Help stop illegal dog fighting in Ireland
Dog fighting is illegal in Ireland. ICABS appeals to members of the public with any information about dog fighting activities to please contact the Gardai. The phone numbers of Garda stations all over Ireland can be found at http://www.garda.ie/Stations/Default.aspx. You can also pass on information to ICABS (044-93 49848) or to the ISPCA (043 33 25035).
Five found guilty over Kildare dog fight
14 July 2005
(Updated: 29 July 2005)
Five men have been found guilty of ill-treating two dogs during a bloody dog fight in Co Kildare. ICABS congratulates the ISPCA and the Gardai for helping to secure this outcome.
Details about the court case can be found in the Irish Independent article below.
Five men guilty of ill-treating two animals during dog fight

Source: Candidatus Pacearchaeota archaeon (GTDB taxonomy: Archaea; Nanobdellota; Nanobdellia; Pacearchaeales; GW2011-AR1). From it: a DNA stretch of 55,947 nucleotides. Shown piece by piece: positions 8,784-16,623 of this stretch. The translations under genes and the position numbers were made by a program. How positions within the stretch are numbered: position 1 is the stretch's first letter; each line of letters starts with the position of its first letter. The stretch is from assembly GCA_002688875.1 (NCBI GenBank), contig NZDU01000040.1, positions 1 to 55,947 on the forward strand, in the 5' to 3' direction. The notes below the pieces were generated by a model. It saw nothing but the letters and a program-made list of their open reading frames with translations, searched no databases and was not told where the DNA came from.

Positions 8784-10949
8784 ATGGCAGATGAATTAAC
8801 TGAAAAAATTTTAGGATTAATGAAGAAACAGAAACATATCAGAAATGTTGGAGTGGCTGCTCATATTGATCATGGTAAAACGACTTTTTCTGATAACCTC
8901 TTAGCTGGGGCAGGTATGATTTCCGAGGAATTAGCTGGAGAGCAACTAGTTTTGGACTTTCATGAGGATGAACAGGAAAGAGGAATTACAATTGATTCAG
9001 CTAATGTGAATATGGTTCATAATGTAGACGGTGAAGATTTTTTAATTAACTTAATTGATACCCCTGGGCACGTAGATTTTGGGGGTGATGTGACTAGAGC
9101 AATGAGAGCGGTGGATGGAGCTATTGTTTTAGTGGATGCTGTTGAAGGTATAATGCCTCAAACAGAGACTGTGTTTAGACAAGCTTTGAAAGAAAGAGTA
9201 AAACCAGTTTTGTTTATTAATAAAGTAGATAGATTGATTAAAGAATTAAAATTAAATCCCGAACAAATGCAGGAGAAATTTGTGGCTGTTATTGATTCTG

(Irish Independent, July 14th, 2005)
FIVE men have been found guilty of ill-treating two animals during a dog fight, in the first case of its kind in the State.
An all male jury in Naas Circuit Court found the five men guilty and another man not guilty after over two hours deliberation yesterday.
Troy Jordan, Blackthorn Cottage, River Road, Allenwood South, Co Kildare; Richard Somerville, Dunard Drive, Navan Road, Cabra, Dublin; Karl Breen, Nangor Crescent, Clondalkin, Dublin; Thomas Codd, Cloonmore Crescent, Tallaght, Dublin and David Deegan, Maplewood Park, Springfield, Tallaght were all found guilty of the offence on October 31, 2003 at Brockagh, Robertstown, Co Kildare.
Richard Bernard, Dark Road, Castletown, Carlow, was found not guilty.
Earlier yesterday Judge Patrick McCartan directed that three men of the original group of nine accused - Michael Quinn, Slieve Bloom Road, Drimnagh; Joseph Blake, Loreto Avenue, Rathfarnham and James Ferris, Allenwood South, Co Kildare, be released as he was not satisfied there was sufficient evidence to continue in their cases.